Today I would like to talk about human rights and social justice in relation to an issue that directly affects the Redfern-Waterloo community - the establishment of the NSW government's Redfern-Waterloo Authority (RWA).

First I would like to say that this talk isn't designed to take on the RWA but instead talk about human rights standards and social justice issues that you should expect the RWA to meet. Some of these standards relate to:

o          protection of areas of cultural and historical importance

o          decent housing, schooling and safe communities

o          effective participation in decisions

o          prior informed consent on issues affecting communities and

o          economic and social development.

All of these standards must be respected if there is going to be sustainable social and economic outcomes achieved in redfern-waterloo.

I'm also hoping that this talk will be an opportunity for people here today to give me feedback and comments on the social justice and human rights issues that challenge the community here. Not only about the RWA but also on other issues.

The creation of the authority created controversy. many people raised    y concerns that the authority hadn't been set up in consultation with the community i.e. it did not actively engage with the community in a way that respects the communities rights, and that it was not designed to properly address the social issues in the area.

I would encourage the RWA to develop sustainable social and economic outcomes in the RWA plan by incorporating important "rights" considerations within its processes. These rights focus not only on human rights protection but also on the process of engagement between the RWA and the community and are immediately relevant to the development of the RWA plan.

There are three specific rights I refer to: protection of culture; effective participation and prior informed consent and the right to development. All of these rights are important elements of the right of self determination.

Which brings me to the next point and one which the government has already recognised - the importance of sustainable social and economic development for the aboriginal community in the area. We cannot have a vibrant, culturally strong indigenous community if we struggle in other areas like income, education, employment and too many of our young kids going to prison. These things only bring us down. If we want to survive we have to find solutions to our economic- and social issues. But not just any type of solution. We have to find solutions that suit our community and culture and they must be solutions that we have developed.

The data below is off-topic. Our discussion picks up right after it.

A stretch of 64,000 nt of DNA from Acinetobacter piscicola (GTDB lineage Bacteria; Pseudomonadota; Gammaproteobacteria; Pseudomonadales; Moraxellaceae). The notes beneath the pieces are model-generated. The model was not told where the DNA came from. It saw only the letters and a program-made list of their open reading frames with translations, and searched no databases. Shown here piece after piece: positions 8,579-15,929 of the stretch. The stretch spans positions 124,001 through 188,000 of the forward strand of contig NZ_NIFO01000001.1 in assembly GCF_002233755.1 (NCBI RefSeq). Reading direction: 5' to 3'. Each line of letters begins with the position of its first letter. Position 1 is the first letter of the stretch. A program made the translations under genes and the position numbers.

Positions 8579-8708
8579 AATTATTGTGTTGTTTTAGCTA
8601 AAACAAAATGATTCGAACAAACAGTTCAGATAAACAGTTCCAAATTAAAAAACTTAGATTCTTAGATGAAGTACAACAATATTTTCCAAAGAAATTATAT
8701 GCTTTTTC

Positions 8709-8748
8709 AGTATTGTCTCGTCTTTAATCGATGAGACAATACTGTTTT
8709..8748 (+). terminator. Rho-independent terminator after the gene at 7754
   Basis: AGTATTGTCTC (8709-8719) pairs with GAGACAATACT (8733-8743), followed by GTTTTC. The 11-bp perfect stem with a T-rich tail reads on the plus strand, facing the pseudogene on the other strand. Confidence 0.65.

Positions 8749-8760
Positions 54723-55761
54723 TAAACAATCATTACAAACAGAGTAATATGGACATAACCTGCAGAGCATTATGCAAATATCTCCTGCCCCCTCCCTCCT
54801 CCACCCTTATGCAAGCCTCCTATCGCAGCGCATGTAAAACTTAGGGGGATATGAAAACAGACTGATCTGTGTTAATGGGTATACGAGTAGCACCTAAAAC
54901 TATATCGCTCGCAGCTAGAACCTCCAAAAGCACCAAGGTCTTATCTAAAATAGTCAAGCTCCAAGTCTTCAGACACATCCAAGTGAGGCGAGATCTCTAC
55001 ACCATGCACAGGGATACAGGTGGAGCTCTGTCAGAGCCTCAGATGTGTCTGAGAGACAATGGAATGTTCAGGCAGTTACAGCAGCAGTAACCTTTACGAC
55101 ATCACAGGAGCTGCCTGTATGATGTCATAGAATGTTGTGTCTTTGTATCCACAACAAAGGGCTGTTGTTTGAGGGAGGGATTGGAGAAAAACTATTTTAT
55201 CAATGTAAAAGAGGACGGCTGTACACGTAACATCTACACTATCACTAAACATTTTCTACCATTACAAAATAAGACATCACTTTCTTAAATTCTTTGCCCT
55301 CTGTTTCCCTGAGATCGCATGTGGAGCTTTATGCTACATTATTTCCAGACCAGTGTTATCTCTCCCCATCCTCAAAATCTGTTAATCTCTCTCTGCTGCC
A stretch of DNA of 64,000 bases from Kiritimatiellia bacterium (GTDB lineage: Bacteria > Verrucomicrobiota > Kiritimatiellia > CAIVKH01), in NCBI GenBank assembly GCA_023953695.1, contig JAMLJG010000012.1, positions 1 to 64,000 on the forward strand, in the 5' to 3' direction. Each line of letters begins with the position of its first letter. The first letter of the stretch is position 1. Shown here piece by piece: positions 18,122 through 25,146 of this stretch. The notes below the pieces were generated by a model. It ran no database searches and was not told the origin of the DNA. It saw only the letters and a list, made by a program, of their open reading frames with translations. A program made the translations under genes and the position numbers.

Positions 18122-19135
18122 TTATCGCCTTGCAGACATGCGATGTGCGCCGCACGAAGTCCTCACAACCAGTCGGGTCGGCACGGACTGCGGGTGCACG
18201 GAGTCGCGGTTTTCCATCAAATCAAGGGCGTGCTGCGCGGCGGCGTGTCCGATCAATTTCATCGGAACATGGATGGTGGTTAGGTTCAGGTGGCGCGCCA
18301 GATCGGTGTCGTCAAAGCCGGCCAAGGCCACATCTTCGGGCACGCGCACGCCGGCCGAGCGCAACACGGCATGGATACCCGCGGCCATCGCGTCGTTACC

Numerous human rights, and countless strategies for community development recognise that sustainable economic and social development cannot be achieved without the people who are aiming to achieve these goals being the centre of the process.

That means, that sustainable economic and social development in Redfern-Waterloo won't be achieved unless the residents, that is, the aboriginal community, are at the centre of the process. this means that strategies that are being designed by the RWA or the partnership project to create jobs, provide training and employment or address community safety must shaped by 5 principles. They must:

1. Be driven by the local residents and not just the RWA or the partnership project.

2. Build on the existing skills of the people in the area and not rely so much just on the skills and ideas of experts.

3.         Include a chance for people to be continually learning new skills.

4. Include a long term investment by everyone - government, community and NGOs, and

5. It requires a whole-of-government approach where government agencies are working together on issues.

The challenges for all are great but we must all work together, we must listen to each other and we must persevere if we are to succeed to improve the social and economic circumstance of indigenous Australians living in the area